Two Little Boys - trailer
Two Little Boys follows Nige and Deano's riotous misadventures as they struggle with their imploding long-term friendship which has been put under pressure by an unfortunate incident involving a hot meat pie, a ginger cat and the untimely death of a Scandinavian soccer star.PT2M26S http://www.canberratimes.com.au/action/externalEmbeddedPlayer?id=d-294km 620 349 November 10, 2012
TWO LITTLE BOYS
Directed by Robert Sarkies
Written by Duncan Sarkies and Robert Sarkies
Rated MA. 108 minutes
Event George Street, Hoyts Entertainment Quarter and Broadway, selected suburbs
Reviewer's rating: 3.5/5 stars
THE "bromance" hits a new low. This was my thinking during the first few scenes of the New Zealand comedy Two Little Boys.
I was watching comics Hamish Blake and the Flight of the Conchords' Bret McKenzie bumbling around in an effort to dispose of the body of a young Norwegian backpacker. McKenzie's Nige had run him down accidentally during a bit of aimless late-night driving. And for want of a better solution - such as calling the police - he'd enlisted the aid of his best mate, Deano (Blake), who was setting about the assignment with chilling enthusiasm and a nonchalant disregard for the damage he was inflicting on the corpse.
Then I got the point of it all. This was not a bromance but an antidote to the genre - an "anti-buddy movie", as Blake calls it. It's about the mayhem that comes about when you're undiscriminating enough to choose a psychopath for your best friend. In these circumstances, the Rolf Harris song which provides the film's title suddenly takes on ironies it never knew it had.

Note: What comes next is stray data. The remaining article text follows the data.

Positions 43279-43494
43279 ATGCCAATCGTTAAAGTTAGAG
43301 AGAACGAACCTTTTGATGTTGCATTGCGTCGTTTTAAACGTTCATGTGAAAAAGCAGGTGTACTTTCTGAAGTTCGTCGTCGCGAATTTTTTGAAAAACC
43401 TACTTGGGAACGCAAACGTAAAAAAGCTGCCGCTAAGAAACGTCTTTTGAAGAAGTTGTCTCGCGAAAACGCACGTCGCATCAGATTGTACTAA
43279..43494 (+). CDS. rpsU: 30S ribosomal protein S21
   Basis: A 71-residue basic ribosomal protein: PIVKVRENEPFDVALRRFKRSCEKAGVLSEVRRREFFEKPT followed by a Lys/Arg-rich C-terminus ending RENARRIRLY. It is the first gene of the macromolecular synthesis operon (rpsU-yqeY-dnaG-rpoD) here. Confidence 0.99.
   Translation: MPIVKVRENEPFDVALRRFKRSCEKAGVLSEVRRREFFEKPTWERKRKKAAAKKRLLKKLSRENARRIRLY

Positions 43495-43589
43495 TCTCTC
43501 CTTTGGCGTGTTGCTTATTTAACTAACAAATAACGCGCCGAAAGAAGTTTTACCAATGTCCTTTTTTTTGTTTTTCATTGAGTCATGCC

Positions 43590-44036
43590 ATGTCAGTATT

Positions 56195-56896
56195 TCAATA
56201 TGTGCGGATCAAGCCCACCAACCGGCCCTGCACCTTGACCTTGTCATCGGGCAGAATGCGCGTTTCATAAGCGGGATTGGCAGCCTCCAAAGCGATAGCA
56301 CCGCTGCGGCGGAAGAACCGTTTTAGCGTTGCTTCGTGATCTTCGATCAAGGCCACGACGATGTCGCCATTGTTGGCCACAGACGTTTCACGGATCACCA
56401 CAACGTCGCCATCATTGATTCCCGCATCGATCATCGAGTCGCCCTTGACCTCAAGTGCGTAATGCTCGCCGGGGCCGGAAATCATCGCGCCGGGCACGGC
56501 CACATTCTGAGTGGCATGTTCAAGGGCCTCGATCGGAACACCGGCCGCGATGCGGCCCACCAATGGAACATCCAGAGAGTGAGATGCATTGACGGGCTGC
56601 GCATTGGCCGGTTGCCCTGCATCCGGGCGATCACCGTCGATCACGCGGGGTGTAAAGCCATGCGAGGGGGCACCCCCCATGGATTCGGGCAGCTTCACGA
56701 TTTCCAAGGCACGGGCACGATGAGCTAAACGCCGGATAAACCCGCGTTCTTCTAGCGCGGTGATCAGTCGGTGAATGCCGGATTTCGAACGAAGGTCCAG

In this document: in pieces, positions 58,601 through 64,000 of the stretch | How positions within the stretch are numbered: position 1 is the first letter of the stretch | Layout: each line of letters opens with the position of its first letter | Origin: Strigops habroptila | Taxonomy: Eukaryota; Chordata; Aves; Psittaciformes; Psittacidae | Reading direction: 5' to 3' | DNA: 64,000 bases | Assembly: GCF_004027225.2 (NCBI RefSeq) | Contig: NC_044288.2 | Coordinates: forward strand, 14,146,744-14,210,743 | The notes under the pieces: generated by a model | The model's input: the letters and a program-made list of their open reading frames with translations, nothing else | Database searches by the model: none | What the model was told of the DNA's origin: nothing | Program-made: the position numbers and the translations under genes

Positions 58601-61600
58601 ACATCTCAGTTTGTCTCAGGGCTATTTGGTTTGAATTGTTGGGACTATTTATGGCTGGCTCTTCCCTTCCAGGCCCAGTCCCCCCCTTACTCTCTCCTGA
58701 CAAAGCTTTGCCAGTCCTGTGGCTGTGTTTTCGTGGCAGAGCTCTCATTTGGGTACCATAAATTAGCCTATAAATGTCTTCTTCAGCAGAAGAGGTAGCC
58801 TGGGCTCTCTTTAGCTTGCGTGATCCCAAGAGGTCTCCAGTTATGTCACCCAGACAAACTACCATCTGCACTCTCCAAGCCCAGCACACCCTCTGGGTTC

Nige and Deano have been friends since meeting at school as 10-year-olds. Nige was the new boy. He also arrived wearing a neck brace looking as if it had been expressly designed to encourage jeering classmates. But Deano stuck up for him and he's been doing it ever since. He loves Nige with more tenderness than he could ever summon up for a sexual partner. He cooks for him, jollies him along and has shared a house with him.
But Nige has made an uncharacteristically independent decision. Realising there has to be more to life than growing old as half of Invercargill's oddest couple, he's moved out. And he's found a new friend. Gav (Maaka Pohatu) has a disposition as generous as his figure, which bears a strong resemblance to a soccer ball. He's also a philosophical nature lover with an unshakeable air of serenity and Nige finds great comfort in his company. Naturally, Deano can't stand him and he's determined to do something about it. Something lethal.
There are precedents for this set-up. In Martin McDonagh's Seven Psychopaths, Sam Rockwell displays a warped devotion to Colin Farrell - with homicidal side effects. And in the French film Harry, He's Here to Help (2000), Sergi Lopez decides that the object of his loyalty will be much happier without having a family to worry about. But these films leave you in no doubt about their tone and style. They're black comic psychological thrillers. This one is both more mundane and more exotic. It's an antipodean Dumb and Dumber which occasionally employs the shock tactics of the slasher movie, and most of it is set in a place of bucolic beauty - New Zealand's southern coastal stretch, the Catlins. It's here that Nige and Deano have spent their happiest holidays together. So amid its beaches, forests, waterfalls and sea life, they look for somewhere to dump the body in the boot of Nige's car. And with no inkling of the corpse's presence, Gav decides to come with them because he wants to see the penguins.
I wish the movie were as funny as it wants to be. It doesn't take long for the gormless Nige to lose his appeal. There's a limit to the laughs that you can mine from sheer stupidity. But Blake's combination of domestic tyrant and macho maniac is more inspired. Deano is a truly scary creation. Fizzing with energy and misdirected passion, he's completely devoid of emotional intelligence. The speed with which his mood can change astonishes him - especially when he decides Gav is a nice bloke after all. But if you think that sounds as if the film is heading to a sentimental ending, think again.
Its bracing refusal to conform to any of the bromance's more mawkish conventions is the best thing about it. It may not quite come off but it has a nice acid finish and it's refreshing, to say the least, to see someone take such concentrated aim at the cult of the kidult.